Federal Energy R&D in the 21st Century
The famous “PCAST” report is now available in hard copy and on-line.
This presidential panel, operating under the Office of Science and Technology Policy (OSTP) in the White House, reviewed all federal government energy R&D, in the context of restructuring and declining industry R&D budgets.
It concludes that R&D can accomplish a lot to reduce the cost of supply, increase productivity and support diversification of export. The recommendations emphasize efficiency, renewables, and public education.
Hardcopies can be obtained directly from OSTP
–contact N. Kelly by email at email@example.com, or fax 202-651-7502
The entire report is online at
The first part of the executive summary, and the cover letter to the President are included here:
REPORT TO THE PRESIDENT ON
FEDERAL ENERGY RESEARCH AND DEVELOPMENT FOR THE
CHALLENGES OF THE TWENTY-FIRST CENTURY
PRESIDENT’S COMMITTEE OF ADVISORS ON SCIENCE AND TECHNOLOGY
PANEL ON ENERGY RESEARCH AND DEVELOPMENT
EXECUTIVE SUMMARY (introduction)
The United States faces major energy-related challenges as it enters the twenty-first century. Our economic well-being depends on reliable, affordable supplies of energy. Our environmental well-being—from improving urban air quality to abating the risk of global warming —requires a mix of energy sources that emits less carbon dioxide and other pollutants than today’ mix does. Our national security requires secure supplies of oil or alternatives to it, as well as prevention of nuclear proliferation. And for reasons of economy, environment, security, and stature as a world power alike, the United States must maintain its leadership in the science and technology of energy supply and use.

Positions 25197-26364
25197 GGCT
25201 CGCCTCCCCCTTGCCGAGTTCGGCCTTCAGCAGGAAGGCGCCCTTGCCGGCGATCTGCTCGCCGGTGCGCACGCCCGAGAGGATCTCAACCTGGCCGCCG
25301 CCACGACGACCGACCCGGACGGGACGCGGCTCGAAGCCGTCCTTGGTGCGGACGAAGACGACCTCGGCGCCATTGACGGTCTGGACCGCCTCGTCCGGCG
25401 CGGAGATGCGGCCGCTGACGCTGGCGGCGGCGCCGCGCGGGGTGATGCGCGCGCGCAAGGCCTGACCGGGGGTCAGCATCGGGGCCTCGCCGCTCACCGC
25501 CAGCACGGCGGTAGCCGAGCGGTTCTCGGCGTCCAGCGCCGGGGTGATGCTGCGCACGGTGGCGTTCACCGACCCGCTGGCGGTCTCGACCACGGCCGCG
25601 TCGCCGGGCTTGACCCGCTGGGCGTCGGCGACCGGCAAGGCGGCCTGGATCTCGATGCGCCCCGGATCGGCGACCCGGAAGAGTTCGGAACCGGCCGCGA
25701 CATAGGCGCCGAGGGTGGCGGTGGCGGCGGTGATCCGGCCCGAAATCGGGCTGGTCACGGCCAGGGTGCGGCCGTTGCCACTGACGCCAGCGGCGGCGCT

All of these energy-related challenges to the well-being of this country are made more acute by what is happening elsewhere in the world. The combination of population growth and economic development in Asia, Africa, and Latin America is driving a rapid expansion of world energy use, which is beginning to augment significantly the worldwide emissions of carbon dioxide from fossil fuel combustion, increasing pressures on world oil supplies, and exacerbating nuclear proliferation concerns. Means must be found to meet the economic aspirations and associated energy needs of all the world’s people while protecting the environment and preserving peace, stability, and opportunity.
Improvements in energy technologies, attainable through energy research and development, are the key to the capacity of the United States to address—and to help the rest of the world address —these challenges.
Many of the energy R&D programs of the Federal government, which are primarily conducted by the Department of Energy (DOE), have been well focused and effective within the limits of available funding. But these programs, taken as a whole, are not commensurate in scope and scale with the energy challenges and opportunities the twenty-first century will present. (This judgment takes into account the contributions to energy R&D that can reasonably be expected to be made by the private sector under market conditions similar to today’s.) The inadequacy of curren energy R&D is especially acute in relation to the challenge of responding prudently and cost-effectively to the risk of global climatic change from society’s greenhuse-gas emissions, of which the most important is carbon dioxide from combustion of fossil fuels. Much of the new R&D needed to respond to this challenge would also be responsive to the other challenges.
SYNOPSIS OF MAIN RECOMMENDATIONS